Simpson's Rule - Alternating Pattern
Date: 09/20/97 at 14:49:53 From: Keith Holm Subject: Simpson's rule I'm a computer science student who is trying to apply Simpson's rule to a program, but I do not understand it well enough to proceed. Can somebody give a 10 minute "this is how it works"? The book I have shows a series from low to high bounds, but does not explain the alternating 4F 2F pattern.
Date: 09/20/97 at 16:13:23 From: Doctor Anthony Subject: Re: Simpson's rule I will give you the formula to apply without proof. If you want to see the derivation of the formula, write back and I will go through it in detail. The formula is exact for polynomials up to cubics, so if for some strange reason you wanted to use Simpson's rule to integrate 3x^3 - x^2 -5x -3 then just two equal intervals as wide as you please could be used. In the general case we divide the the total interval into an EVEN number of equal sub-intervals, and the more of these, the more accurate will be the final answer. If you have just two sub-intervals, there will be three ordinates y0, y1 and y2 to be calculated. If you have 4 sub-intervals, then you would have 5 ordinates y0, y1,...., y4 to calculate. It is important to use a standard system for naming the ordinates, e.g. y2 is an even-numbered ordinate, y3 is an odd-numbered ordinate, and the formula requires that you treat these in different ways. So always start with y0; then the formula will work correctly in the form I give it to you. Suppose you divide the total range into n intervals, where n MUST be an even number. This means, of course, that there will be an odd number of ordinates. The first ordinate will be y0; the last ordinate will be yn. The width of the sub-intervals is h. The area under the curve is given by: A = (h/3)[y0 + yn + 4(y1+y3+...+y(n-1)) + 2(y2+y4+...+y(n-2))] In words this formula can be remembered as: (h/3)[First + Last + 4(odd numbered) + 2(even numbered] The First and Last must not appear more than once. Do not include them in the brackets of even-numbered ordinates. Example. Evaluate INT(0 to 2)[sqrt(x^2+1)dx] Divide the range into 4 parts each of width 0.5 Calculate the ordinates in a table as follows: x sqrt(x^2+1) = y ------------------------ 0 1 = y0 0.5 1.118 = y1 1 1.4142 = y2 1.5 1.8027 = y3 2 2.236 = y4 ------------------------- A = (.5/3)[1 + 2.236 + 4(1.118 + 1.8027) + 2(1.4142)] = (1/6)[17.7472] = 2.95786 -Doctor Anthony, The Math Forum Check out our web site! http://mathforum.org/dr.math/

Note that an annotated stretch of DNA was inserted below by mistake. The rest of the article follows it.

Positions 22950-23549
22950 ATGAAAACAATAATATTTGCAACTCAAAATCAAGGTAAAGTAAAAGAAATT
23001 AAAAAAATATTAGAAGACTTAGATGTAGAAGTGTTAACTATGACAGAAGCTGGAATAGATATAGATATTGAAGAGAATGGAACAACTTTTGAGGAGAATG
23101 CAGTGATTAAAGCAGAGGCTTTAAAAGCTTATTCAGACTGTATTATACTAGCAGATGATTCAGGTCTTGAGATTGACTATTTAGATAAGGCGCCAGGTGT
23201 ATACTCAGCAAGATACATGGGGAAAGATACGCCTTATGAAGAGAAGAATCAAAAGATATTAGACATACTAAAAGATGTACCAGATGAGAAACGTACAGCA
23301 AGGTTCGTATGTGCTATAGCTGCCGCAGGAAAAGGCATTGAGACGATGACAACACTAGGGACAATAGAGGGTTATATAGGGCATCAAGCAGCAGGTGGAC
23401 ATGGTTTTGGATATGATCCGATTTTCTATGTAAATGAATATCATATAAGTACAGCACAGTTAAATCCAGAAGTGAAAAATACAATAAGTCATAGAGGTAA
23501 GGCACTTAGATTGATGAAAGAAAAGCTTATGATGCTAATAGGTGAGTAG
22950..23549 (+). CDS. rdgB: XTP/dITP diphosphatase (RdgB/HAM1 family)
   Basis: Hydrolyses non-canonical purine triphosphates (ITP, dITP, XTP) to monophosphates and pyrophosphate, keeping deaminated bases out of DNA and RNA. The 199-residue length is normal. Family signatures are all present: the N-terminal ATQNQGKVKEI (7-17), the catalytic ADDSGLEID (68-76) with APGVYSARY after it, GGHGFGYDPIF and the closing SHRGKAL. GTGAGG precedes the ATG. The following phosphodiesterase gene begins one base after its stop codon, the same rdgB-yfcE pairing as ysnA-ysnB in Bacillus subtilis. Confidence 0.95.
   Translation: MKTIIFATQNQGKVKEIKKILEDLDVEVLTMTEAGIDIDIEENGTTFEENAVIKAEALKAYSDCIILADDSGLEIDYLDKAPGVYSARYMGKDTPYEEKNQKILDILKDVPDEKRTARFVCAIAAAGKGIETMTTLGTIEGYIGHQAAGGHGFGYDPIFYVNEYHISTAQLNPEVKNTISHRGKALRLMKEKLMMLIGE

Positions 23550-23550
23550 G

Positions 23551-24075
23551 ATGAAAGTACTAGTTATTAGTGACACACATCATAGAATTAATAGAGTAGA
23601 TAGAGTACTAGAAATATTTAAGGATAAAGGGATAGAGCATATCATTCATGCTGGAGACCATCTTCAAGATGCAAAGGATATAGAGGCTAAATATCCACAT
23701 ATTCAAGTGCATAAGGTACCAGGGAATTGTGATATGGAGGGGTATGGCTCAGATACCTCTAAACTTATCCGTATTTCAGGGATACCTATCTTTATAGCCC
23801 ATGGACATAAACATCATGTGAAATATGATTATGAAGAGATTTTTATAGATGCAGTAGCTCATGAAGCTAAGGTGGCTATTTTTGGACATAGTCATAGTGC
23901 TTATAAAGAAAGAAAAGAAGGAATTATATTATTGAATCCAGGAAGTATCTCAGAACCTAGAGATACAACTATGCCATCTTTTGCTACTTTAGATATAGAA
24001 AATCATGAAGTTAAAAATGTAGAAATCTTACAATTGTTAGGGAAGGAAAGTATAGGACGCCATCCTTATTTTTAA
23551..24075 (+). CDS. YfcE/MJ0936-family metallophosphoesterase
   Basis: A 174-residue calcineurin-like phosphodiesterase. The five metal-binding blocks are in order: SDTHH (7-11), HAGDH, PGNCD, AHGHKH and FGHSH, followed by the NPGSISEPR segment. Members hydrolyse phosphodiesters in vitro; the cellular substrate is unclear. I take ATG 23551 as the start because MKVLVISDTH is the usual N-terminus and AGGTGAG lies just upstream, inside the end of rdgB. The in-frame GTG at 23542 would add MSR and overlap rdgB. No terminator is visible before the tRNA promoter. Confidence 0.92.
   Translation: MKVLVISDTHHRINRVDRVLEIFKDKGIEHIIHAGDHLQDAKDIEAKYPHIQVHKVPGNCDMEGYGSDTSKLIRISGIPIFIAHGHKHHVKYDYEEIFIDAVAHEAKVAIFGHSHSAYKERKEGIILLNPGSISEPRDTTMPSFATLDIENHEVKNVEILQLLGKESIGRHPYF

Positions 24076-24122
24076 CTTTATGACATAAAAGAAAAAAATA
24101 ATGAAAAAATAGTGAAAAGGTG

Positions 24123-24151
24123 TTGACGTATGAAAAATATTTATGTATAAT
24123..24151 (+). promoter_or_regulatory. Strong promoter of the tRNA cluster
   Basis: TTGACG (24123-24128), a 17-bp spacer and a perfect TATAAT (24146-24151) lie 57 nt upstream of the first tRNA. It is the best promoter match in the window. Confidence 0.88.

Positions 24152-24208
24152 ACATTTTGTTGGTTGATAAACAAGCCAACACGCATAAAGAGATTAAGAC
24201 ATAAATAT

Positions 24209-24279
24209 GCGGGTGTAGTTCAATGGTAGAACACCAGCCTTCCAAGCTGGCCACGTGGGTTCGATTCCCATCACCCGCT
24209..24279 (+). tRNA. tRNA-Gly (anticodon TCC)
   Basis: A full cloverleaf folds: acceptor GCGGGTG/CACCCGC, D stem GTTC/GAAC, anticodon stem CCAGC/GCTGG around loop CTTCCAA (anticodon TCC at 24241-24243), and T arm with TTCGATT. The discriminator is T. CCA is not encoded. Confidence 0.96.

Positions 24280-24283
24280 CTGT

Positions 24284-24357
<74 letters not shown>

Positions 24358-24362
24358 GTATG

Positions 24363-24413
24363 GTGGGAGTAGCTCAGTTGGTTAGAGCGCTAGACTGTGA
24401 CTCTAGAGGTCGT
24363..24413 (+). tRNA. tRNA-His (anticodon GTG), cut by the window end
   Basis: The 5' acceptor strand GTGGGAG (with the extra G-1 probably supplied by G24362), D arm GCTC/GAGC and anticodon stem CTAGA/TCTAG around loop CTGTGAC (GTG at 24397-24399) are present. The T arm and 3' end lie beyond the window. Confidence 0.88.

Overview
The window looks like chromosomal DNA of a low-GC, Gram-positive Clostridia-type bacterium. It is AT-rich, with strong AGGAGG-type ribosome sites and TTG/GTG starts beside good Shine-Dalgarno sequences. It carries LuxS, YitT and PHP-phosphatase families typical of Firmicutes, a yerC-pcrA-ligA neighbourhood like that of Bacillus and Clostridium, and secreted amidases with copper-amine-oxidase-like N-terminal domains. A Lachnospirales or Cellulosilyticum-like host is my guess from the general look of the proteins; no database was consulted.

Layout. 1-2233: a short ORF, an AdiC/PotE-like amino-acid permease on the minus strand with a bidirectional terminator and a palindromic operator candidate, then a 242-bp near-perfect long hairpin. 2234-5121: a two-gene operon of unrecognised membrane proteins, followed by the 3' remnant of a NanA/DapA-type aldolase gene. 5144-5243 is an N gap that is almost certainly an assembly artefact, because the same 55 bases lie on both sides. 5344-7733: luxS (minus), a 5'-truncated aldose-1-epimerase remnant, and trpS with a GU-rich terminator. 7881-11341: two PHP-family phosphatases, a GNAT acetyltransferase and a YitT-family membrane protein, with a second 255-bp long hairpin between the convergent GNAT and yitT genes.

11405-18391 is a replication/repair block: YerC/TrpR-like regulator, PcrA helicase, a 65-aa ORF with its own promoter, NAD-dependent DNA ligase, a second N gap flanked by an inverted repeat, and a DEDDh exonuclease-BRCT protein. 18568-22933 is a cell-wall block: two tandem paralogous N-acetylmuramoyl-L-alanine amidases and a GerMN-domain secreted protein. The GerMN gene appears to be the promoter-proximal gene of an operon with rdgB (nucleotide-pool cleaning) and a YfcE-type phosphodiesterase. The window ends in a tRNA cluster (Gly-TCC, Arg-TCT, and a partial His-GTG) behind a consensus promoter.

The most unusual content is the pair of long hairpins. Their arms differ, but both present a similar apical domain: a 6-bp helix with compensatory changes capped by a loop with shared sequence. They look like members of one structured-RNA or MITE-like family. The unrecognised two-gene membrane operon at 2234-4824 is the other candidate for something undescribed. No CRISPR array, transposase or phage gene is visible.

Date: 09/20/97 at 16:57:07 From: keith holm Subject: Re: Simpson's rule Thank you very much, Doctor Anthony and the Math Forum; you were a great help! And I appreciate the fast response time too! Thanks again.
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